Lakeville

Because it’s an overlooked waterfront retreat
Median home price: $299,900, One-year change: +13%
In places like Heaven Heights and Bliss Road, houses tucked into the nooks and crannies of Long Pond’s sparkling shoreline start at $200,000 and go up to $2 million. (It’s rumored that John Travolta looked there.) The draw? The waterfront vistas afforded by lake living…minus the beach-town pricing. Real estate agent Tracy Shand of Jack Conway & Company moved to town with her husband after losing out on properties north of Boston. They now have 101 feet of pond frontage. Lakeville does have a sprinkling of amenities — the Cottage Day Spa, Somethin’s Brewing Book Café — but the community revolves around the pond, where locals can putter up to the dock at St. John Neumann’s Church for mass on Sunday mornings.

 

  • jo

    I think it’s wonderful that Somerville is finally on the list of “Best placed to live”……….however I take exception to being called “The New Cambridge” as we are nothing like Cambridge nor do we wish to be. I have lived here all of my 52 years and don’t like the comparison

  • John

    note to Kimberly Blanton…
    Can you let me know what period the Warren Group used to determine/report medium home prices in your article on 2012 top places to live???
    Thanks,
    John Durkin, Coldwell Banker-Cohasset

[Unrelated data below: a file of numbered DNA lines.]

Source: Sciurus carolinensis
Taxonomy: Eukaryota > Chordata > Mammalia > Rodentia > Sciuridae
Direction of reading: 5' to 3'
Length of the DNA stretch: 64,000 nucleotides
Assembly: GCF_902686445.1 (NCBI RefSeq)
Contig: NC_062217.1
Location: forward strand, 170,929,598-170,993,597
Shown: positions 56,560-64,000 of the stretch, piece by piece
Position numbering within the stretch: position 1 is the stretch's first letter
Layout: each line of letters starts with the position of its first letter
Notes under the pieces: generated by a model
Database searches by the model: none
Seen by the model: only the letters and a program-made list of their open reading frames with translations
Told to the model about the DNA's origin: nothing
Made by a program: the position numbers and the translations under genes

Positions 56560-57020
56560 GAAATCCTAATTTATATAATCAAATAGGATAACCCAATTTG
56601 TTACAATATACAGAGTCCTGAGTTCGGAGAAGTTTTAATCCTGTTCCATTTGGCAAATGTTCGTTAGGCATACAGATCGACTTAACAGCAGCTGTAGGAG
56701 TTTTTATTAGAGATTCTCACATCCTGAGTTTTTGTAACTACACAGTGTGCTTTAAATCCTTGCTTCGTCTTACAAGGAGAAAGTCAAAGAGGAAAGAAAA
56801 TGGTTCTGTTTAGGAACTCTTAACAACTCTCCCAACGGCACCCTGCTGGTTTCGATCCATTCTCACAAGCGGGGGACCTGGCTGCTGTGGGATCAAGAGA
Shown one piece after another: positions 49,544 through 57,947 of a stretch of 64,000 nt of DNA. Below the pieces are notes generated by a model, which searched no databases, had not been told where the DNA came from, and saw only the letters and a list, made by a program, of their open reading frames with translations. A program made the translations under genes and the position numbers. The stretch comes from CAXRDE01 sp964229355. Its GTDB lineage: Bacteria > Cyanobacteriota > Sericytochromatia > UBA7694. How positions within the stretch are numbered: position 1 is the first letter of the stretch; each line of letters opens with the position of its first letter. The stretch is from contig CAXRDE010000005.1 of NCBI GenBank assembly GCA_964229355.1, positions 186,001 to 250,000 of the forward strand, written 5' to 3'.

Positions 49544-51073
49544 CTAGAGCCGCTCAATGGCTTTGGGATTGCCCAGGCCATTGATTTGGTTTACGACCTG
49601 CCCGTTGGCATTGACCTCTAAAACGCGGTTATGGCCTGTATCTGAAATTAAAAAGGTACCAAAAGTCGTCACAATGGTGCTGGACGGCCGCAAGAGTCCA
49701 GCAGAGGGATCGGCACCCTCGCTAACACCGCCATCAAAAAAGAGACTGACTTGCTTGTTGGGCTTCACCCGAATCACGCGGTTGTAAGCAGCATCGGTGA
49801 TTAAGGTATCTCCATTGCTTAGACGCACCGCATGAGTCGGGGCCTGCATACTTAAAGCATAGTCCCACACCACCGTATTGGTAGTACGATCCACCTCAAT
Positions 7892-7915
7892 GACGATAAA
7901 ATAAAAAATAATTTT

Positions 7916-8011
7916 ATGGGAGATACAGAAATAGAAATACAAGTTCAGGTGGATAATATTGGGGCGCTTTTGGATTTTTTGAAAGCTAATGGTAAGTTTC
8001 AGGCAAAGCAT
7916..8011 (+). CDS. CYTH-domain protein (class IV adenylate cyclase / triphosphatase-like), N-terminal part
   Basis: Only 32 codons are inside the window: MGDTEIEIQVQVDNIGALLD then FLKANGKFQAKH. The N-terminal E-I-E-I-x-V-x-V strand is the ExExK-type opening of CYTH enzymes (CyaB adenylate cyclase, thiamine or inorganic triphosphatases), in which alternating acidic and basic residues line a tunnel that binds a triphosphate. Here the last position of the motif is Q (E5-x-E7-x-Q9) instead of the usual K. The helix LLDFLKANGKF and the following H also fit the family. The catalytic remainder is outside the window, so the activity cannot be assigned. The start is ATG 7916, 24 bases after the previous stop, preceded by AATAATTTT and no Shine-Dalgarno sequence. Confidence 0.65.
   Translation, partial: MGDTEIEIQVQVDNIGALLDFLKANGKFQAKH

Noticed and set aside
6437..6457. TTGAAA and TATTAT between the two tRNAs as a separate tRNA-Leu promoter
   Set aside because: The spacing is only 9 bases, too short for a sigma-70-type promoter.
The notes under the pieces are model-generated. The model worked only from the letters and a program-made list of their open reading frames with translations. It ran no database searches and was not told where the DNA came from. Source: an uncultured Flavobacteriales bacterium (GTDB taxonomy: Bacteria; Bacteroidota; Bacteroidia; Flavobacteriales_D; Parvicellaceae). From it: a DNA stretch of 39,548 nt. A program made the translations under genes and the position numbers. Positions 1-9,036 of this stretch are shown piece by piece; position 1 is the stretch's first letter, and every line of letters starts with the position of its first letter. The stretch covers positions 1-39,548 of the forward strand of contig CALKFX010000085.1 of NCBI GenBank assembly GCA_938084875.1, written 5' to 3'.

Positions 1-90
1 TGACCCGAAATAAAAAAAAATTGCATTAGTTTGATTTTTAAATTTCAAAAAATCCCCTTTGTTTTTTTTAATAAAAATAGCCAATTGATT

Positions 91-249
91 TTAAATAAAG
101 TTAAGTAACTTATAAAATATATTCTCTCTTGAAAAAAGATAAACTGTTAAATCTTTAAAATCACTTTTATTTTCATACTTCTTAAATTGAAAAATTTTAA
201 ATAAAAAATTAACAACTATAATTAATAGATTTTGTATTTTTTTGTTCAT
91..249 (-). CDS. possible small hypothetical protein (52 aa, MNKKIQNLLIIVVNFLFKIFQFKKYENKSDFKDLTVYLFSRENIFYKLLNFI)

• Niki Vettel

    Hurray for recognizing Winthrop to be the wonderful small town that it is! This Summer, we’re adding Thursday nights’ French Square Open-Air Market to the list of what makes Winthrop-by-the-Sea such a special place…and the Ferry really is the tops. Just note: ticket prices have gone up for individual tickets this year, but are a bargain if you buy a book!

  • Brooke

    Some years you include towns and some years you don’t…
    Westborough is well withing the 495 belt, why is it not inlcuded?

  • http://bostonmagazine.com Courtney Hollands

    Hi Brooke: Thanks for your comment. We consider towns that are within the 495 loop — and just one corner of Westborough qualifies: Google map.

    I looked back at our past “Best Places to Live” issues from 2008 to 2012, and Westborough wasn’t included.

    You’ll notice that this year we did make an exception for your neighbor to the north — Northborough — because it’s home to the state’s best grocery store: Wegmans.

    Cheers,
    Courtney Hollands
    Senior Editor, Boston Magazine

  • i h8 this

    no

  • AC

    Somerville is “nothing like Cambridge”? I beg to defer. Although there are some clear differences, I think Somerville and Cambridge are more alike than different. Also, I think many of the “newcomers” to Somerville probably do prefer to be more similar to Cambridge in many respects.